Bolivian banks have the capacity to adjudicate credit risk and evaluate expected rates of return in line with international norms.  The financial sector is regulated by the Supervising Authority of Financial Institutions (ASFI).  The Central Bank of Bolivia (BCB) oversees all financial institutions, provides liquidity when necessary, and acts as lender of last resort.  The BCB also manages the payment system, international reserves, and the exchange rate.
State-owned Banco Union is the largest bank in Bolivia, with over $6.6 billion in total assets, followed by Banco Mercantil Santa Cruz. Banco Union’s principal activities include managing public sector accounts. The only commercial foreign bank present in Bolivia is the Banco de Credito del Perú.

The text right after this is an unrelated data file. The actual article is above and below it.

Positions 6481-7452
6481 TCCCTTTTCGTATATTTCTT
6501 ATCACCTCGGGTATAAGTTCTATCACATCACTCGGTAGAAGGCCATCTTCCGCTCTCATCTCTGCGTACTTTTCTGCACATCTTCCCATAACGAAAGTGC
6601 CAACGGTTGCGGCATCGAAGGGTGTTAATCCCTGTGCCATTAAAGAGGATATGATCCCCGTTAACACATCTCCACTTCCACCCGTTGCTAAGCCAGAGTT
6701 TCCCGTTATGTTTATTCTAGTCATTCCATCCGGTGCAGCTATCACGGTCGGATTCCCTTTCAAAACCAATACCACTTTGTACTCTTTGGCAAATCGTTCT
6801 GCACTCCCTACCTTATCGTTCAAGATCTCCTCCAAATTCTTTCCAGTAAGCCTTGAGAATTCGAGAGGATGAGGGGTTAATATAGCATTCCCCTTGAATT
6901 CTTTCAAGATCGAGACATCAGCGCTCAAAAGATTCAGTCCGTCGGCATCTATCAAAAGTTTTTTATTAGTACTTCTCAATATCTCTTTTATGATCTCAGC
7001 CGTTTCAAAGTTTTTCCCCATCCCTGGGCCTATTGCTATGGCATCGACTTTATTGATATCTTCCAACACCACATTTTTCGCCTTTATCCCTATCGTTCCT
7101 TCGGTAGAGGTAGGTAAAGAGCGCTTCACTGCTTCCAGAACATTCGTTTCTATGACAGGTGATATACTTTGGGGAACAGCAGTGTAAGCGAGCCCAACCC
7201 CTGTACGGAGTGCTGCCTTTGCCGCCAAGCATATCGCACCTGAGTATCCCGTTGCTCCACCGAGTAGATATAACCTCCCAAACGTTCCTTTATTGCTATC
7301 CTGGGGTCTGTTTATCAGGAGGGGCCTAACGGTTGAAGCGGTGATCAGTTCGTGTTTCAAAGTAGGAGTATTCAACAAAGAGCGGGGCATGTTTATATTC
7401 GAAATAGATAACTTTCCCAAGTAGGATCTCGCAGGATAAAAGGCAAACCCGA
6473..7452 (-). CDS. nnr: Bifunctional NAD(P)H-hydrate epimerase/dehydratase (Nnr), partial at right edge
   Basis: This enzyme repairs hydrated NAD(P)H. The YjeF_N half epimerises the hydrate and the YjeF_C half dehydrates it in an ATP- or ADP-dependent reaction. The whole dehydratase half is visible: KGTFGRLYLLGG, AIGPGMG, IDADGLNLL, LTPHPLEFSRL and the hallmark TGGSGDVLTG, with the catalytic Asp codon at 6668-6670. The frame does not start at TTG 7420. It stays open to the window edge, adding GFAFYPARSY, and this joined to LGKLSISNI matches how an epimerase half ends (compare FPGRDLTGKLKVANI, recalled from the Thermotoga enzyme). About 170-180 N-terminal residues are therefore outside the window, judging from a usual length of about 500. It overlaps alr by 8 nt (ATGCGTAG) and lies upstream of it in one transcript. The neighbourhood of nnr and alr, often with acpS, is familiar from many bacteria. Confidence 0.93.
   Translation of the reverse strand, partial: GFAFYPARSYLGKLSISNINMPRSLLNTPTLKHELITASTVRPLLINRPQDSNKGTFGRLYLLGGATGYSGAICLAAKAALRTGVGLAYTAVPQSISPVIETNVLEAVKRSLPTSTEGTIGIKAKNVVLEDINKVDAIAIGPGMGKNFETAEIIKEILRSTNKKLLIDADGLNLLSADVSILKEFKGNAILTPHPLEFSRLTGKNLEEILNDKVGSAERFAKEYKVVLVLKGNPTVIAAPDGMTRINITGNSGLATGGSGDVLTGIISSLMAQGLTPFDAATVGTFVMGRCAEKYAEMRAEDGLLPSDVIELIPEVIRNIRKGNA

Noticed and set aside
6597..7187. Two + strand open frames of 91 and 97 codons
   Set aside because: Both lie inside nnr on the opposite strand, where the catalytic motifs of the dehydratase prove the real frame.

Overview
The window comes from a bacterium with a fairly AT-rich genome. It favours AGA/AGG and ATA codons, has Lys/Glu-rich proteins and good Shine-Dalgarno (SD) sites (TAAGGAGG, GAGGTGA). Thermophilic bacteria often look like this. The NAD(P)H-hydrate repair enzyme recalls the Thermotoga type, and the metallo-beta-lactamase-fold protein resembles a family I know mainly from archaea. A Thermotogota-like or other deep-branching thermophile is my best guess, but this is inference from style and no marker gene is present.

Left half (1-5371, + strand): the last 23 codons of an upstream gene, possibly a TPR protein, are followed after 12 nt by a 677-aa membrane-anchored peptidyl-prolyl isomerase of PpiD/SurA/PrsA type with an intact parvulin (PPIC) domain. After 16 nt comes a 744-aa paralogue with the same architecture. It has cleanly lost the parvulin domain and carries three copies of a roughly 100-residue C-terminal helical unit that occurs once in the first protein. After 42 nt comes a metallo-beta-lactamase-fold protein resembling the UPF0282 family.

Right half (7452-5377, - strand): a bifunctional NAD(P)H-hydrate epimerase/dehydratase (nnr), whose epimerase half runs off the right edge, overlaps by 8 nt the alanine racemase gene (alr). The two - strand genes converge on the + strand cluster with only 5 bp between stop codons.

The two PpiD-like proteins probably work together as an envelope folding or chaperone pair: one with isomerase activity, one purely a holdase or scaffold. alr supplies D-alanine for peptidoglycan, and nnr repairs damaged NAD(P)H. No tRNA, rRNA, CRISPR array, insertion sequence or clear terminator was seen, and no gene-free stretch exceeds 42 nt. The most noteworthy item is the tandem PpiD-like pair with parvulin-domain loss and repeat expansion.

On February 8, 2023, the Central Bank reported its foreign reserves totaled $3.5 billion, with $376 million in cash, $2.6 billion in gold, and $573 million in the International Monetary Fund’s (IMF) Special Drawing Rights (SDRs). On February 27, the Central Bank reduced the reserve requirement for foreign currency to meet the growing demand for dollars, while increasing the reserve requirement for Bolivianos, resulting in further liquidity issues.